Searching over 5,500,000 cases.


searching
Buy This Entire Record For $7.95

Download the entire decision to receive the complete text, official citation,
docket number, dissents and concurrences, and footnotes for this case.

Learn more about what you receive with purchase of this case.

McIntosh v. Cassady

United States District Court, E.D. Missouri, Eastern Division

August 15, 2017

RODNEY MCINTOSH, Petitioner,
v.
JAY CASSADY, Respondent.

          ORDER AND REPORT AND RECOMMENDATION OF UNITED STATES MAGISTRATE JUDGE

          ABBIE CRITES-LEONI UNITED STATES MAGISTRATE JUDGE

         This matter is before the Court on the Petition of Rodney McIntosh for a Writ of Habeas Corpus under 28 U.S.C. § 2254. This cause was referred to the undersigned United States Magistrate Judge for a Report and Recommendation pursuant to 28 U.S.C. § 636(b).

         I. Procedural History

         McIntosh is incarcerated at the Jefferson City Correctional Center in Jefferson City, Missouri, pursuant to the Sentence and Judgment of the Circuit Court of St. Louis City, Missouri. (Respt's Ex. D at 61-63.)

         On June 14, 2006, a jury found McIntosh guilty of first degree statutory sodomy. Id. at 23. The court sentenced McIntosh to twenty-five years imprisonment. Id. at 64.

         In his direct appeal of his conviction, McIntosh first argued that the trial court erred in overruling his motion for judgment of acquittal, because the state failed to prove beyond a reasonable doubt that he committed first degree statutory sodomy. (Respt's Ex. F at 9.) McIntosh next argued that the trial court erred in denying his motion to strike a venireperson for cause due to bias. Id. at 10. On June 19, 2007, the Missouri Court of Appeals affirmed the judgment of the trial court. (Respt's Ex. H.)

         McIntosh filed a pro se motion for post-conviction relief under Rule 29.15. (Respt's I at 3-15.) After appointment of counsel, an amended post-conviction relief motion and request for evidentiary hearing was filed. Id. at 17-38. The amended motion raised the following claims: (1) trial counsel was ineffective in failing to present the testimony of Angelo Veal; (2) trial counsel was ineffective in failing to object to the State's questions of the venire panel that sought commitments from potential jurors; (3) trial counsel was ineffective in failing to present evidence of a prior allegation of sexual abuse made by the victim; and (4) he was denied his right to Due Process when the State engaged in misconduct by arguing matters the trial court had excluded at the State's request. Id. The motion court denied McIntosh's motion for post-conviction relief and his request for an evidentiary hearing on February 5, 2012. Id. at 39-45.

         In his appeal from the denial of post-conviction relief, McIntosh raised the same four claims he alleged in his post-conviction motion. (Respt's Ex. J.) The Missouri Court of Appeals affirmed the decision of the motion court. (Respt's Ex. L.)

         The Supreme Court of Missouri granted McIntosh's application for transfer. (Respt's Ex. M.) On November 26, 2013, after supplemental briefing by the parties, the Missouri Supreme Court affirmed the judgment of the motion court. (Respt's Ex. Q.)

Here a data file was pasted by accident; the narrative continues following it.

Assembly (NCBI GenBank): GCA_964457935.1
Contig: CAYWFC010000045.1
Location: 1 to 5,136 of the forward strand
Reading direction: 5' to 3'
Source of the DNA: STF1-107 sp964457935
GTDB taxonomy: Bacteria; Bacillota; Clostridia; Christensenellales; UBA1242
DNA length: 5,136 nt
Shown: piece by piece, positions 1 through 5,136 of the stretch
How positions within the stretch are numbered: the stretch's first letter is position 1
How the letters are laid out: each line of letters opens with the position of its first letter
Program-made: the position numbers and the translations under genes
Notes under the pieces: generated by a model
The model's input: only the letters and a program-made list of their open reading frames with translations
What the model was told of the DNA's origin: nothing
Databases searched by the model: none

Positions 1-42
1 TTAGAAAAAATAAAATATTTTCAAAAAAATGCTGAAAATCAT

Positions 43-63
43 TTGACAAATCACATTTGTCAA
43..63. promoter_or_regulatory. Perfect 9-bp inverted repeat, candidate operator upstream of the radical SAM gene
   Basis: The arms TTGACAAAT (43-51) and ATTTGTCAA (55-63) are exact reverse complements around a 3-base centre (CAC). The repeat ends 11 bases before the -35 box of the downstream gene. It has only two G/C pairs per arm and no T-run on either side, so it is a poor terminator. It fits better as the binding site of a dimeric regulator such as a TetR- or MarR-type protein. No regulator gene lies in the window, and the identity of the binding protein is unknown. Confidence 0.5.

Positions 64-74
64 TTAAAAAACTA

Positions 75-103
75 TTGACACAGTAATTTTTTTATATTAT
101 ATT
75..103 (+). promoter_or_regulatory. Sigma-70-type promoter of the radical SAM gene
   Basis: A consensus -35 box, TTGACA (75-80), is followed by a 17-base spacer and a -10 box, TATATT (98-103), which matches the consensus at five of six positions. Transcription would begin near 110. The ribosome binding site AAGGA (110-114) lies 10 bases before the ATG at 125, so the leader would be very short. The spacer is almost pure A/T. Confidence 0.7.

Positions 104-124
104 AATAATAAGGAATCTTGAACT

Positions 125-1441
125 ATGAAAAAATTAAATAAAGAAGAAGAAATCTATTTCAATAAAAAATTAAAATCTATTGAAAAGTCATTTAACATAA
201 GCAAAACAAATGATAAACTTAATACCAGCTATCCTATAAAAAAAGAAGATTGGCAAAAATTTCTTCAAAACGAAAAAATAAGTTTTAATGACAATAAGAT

McIntosh raises the following grounds for relief in the instant Petition: (1) trial counsel was ineffective in failing to call Angelo Veal, Rodriguez Hernandez, and Dennis Gordan as defense witnesses at trial; (2) trial counsel was ineffective in failing to object to the State's questioning of the venire panel which sought commitments from the panel; and in failing to strike venireperson 745 due to bias; (3) trial counsel was ineffective in failing to investigate and present evidence of the victim's previous allegation of sexual abuse; and (4) the prosecutor committed misconduct by arguing matters during closing argument that the trial court had excluded at the State's request. (Doc. 1.)

         Respondent filed a Response to Order to Show Cause, in which he argues that Ground Four and parts of Grounds One and Two are procedurally defaulted; and all of McIntosh's claims fail on their merits. (Doc. 9.)

         McIntosh subsequently filed a Motion for Stay and Motion to Order Respondent to File a Supplemental Response in light of the Affidavit of Mr. Angelo Veal filed contemporaneously with his Motion. (Doc. 15.) The Court granted his Motion in part, and directed Respondent to file a Supplemental Response addressing the Affidavit and arguments presented. (Doc. 16.) Respondent filed a Supplemental Response on June 19, 2015 (Doc. 21), to which McIntosh filed a Reply (Doc. 22).

         II. Facts[1]

         [McIntosh] met C.P. (“Mother”) and her three-year-old daughter, H.P. (“Victim”), in November 2004 through their mutual friend, Angelo Veal. Veal was a close friend of Mother, Victim's godfather, and a former boyfriend of McIntosh's sister. Veal and [McIntosh] lived and worked together.

         [McIntosh] and Mother developed a personal familial relationship during which time [McIntosh] babysat Victim on three separate occasions. The first occasion occurred at Veal's home on McPherson Avenue in the City of St. Louis. The second occasion occurred at Veal's new home after they moved to Jennings in St. Louis County. The third occasion occurred at Mother's home on North Tucker Boulevard in the City of St. Louis on January 5, 2005.